By Dr. Jessica Lavariega Monforti
Every year it feels like you can hear more and more people speaking Spanish across the country, and these days that includes presidential candidates on the debate stage.
So far, a number of Democratic presidential candidates — Cory Booker, Pete Buttigieg, Julián Castro and Beto O’Rourke — have used Spanish during the primary debates. And at last week’s debate, moderator Jorge Ramos kicked off the evening with a message for Latinos in English and Spanish, “sepamos que este tambíen es nuestro pais…this is our country too.” The audience responded with applause.
Since the first debate this election season, there have been lots of opinions shared about whether the use of Spanish is appropriate, would it help some candidates or hurt them, is it pandering, and the like.
Political pundits and late-night talk show hosts all weighed in. But all of these arguments miss the larger point.
While it is important to acknowledge that using Spanish during the debate is a symbol of respect, particularly given the audiences in Miami and Houston, the substance of a message matters more than the language one uses to communicate it. And that’s particularly true for Hispanic voters.
To start, it’s important to understand the Hispanic electorate. As of 2017, there were 59 million Hispanics in the United States, or 18 percent of the population, and nearly 40 million Americans spoke Spanish at home. And Hispanics are on track to be the largest racial or ethnic group to be eligible to vote in a presidential election, according to the Pew Research Center.
While the use of Spanish may win candidates some points with these voters, this alone is not enough to win the Latino vote.
In a recent poll conducted by Latino Decisions for UnidosUS, the largest Latino civil rights and advocacy group in the US, 76 percent of the Latino eligible voters surveyed said they mostly wanted a candidate who values diversity and brings people together. Only 2 percent thought that the ability to speak Spanish was the most important trait for a president. Latino and non-Latino voters alike may appreciate the gesture, but that is not what matters most.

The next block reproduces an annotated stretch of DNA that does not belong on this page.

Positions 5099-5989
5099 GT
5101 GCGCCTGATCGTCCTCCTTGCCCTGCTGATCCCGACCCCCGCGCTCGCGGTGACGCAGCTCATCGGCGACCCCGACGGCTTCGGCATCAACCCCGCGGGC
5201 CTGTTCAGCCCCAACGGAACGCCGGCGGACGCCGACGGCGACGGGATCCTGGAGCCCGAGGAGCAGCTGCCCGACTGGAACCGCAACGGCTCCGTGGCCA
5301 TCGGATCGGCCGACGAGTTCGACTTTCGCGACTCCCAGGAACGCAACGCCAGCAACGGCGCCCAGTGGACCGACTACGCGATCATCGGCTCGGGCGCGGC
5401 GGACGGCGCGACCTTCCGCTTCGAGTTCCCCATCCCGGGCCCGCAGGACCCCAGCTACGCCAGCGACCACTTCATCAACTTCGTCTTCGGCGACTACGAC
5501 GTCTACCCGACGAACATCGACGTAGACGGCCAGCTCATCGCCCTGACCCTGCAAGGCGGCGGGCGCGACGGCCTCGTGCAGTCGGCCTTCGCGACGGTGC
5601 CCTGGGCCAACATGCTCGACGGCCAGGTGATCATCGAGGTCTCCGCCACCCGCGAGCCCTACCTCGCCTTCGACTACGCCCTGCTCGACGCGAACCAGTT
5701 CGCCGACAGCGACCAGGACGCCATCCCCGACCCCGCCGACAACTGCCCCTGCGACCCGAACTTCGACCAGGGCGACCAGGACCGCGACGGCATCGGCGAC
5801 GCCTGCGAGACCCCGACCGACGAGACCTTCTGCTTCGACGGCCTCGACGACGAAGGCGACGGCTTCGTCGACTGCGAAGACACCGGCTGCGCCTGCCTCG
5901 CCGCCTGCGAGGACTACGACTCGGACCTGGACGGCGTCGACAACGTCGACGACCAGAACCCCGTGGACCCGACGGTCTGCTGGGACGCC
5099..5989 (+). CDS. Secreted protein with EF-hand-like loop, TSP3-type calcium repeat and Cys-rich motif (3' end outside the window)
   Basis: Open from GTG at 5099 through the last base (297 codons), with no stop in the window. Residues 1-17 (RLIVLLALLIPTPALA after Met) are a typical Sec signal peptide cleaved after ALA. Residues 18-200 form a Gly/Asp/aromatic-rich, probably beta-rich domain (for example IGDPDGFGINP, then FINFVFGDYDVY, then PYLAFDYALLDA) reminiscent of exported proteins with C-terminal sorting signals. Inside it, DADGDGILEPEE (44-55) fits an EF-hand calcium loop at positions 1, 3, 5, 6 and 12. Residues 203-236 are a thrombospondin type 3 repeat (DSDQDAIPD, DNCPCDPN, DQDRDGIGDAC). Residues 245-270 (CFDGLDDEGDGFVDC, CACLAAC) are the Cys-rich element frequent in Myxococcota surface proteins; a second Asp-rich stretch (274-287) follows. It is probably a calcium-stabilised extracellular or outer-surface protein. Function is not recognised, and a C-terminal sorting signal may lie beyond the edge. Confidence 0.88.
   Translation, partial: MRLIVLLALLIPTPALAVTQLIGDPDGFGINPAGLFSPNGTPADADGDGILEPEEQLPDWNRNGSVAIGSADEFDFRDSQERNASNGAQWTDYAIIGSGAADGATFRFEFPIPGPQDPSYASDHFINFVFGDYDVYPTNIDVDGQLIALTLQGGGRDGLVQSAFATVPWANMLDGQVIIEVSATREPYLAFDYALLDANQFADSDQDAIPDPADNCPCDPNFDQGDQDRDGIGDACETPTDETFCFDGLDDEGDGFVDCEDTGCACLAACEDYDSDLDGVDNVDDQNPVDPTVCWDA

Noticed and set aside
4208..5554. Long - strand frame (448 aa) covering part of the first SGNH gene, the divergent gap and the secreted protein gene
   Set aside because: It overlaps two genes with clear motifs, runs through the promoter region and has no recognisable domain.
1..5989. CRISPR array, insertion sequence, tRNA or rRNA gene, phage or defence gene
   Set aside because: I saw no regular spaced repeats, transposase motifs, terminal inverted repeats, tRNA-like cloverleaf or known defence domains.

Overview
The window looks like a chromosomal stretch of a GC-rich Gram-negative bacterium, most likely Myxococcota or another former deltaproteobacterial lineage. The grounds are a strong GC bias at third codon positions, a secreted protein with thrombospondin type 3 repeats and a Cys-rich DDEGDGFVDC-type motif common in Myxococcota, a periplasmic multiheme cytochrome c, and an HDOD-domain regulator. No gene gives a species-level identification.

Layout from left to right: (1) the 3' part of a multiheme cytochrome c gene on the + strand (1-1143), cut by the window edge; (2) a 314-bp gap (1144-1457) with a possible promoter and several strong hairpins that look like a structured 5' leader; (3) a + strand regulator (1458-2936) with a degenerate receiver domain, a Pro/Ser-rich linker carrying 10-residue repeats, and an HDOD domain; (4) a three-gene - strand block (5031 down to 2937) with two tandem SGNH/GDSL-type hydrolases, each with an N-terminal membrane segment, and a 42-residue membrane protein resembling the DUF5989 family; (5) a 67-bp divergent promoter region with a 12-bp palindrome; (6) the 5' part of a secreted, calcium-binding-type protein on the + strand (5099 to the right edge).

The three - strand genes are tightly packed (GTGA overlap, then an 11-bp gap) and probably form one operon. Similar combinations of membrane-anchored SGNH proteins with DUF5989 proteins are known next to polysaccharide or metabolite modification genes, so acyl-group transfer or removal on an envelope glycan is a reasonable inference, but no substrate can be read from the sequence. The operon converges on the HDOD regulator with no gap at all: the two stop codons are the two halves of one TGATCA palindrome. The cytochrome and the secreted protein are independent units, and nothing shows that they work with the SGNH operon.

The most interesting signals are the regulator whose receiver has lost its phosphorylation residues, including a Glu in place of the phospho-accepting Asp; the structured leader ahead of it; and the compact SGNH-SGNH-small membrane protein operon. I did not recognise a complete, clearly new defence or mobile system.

Latino voters are issue voters, they want to know a candidate’s stance on issues – particularly the ones that affect them, their families, and their communities.
According to a nationwide survey, that includes lowering the costs of health care, stopping Trump and the Republican agenda, and protecting immigrant rights and stopping racism against immigrants and Latinos. Jobs and the economy, as with most voters, are also consistently top-rated issues for Latino voters.
These issues are typically ones where Latinos face additional hurdles. For example, Latinos continue to have the highest uninsured rates among racial or ethnic groups, although the gap appears to be closing.
Few healthcare systems, even those in areas with large Latino populations, have invested in services targeting Latinos beyond language services. While Democratic candidates debate about universal healthcare versus an expansion of the Affordable Care Act (Obamacare), we rarely hear about the need for bilingual, bicultural providers. The advantage of having access to healthcare is significantly diminished if things get lost as healthcare professionals are not prepared to maneuver cross-cultural communication.
Julian Castro spoke indirectly to this point. He said, “You know, I grew up with a grandmother who had type 2 diabetes, and I watched her condition get worse and worse. But that was while she had Medicare. I want every single American family to have a strong Medicare plan available.” This is a familiar story in many Latino households, and likely resonated with those viewers.
It does not matter if you speak to Latino voters in Spanish if you are on the wrong side of these issues. What matters is whether you and your policy preferences take into consideration Latino perspectives, experiences, and preferences.
Of course the Latino electorate is not one unified group, but there are certainly clear policy preferences within Latino communities.
In the end, whether you say gracias or thank you, sí or yes is irrelevant if that is all candidates are going to say. There is a spark of hope, however.
Candidates like Castro, Booker, O’Rourke, and Warren are beginning to speak to the substantive policy concerns that top Latina/o voters’ list.
Como dicen en tejas, más les vale.
Dr. Jessica Lavariega Monforti, PhD is Dean of the College of Arts & Sciences at California Lutheran University.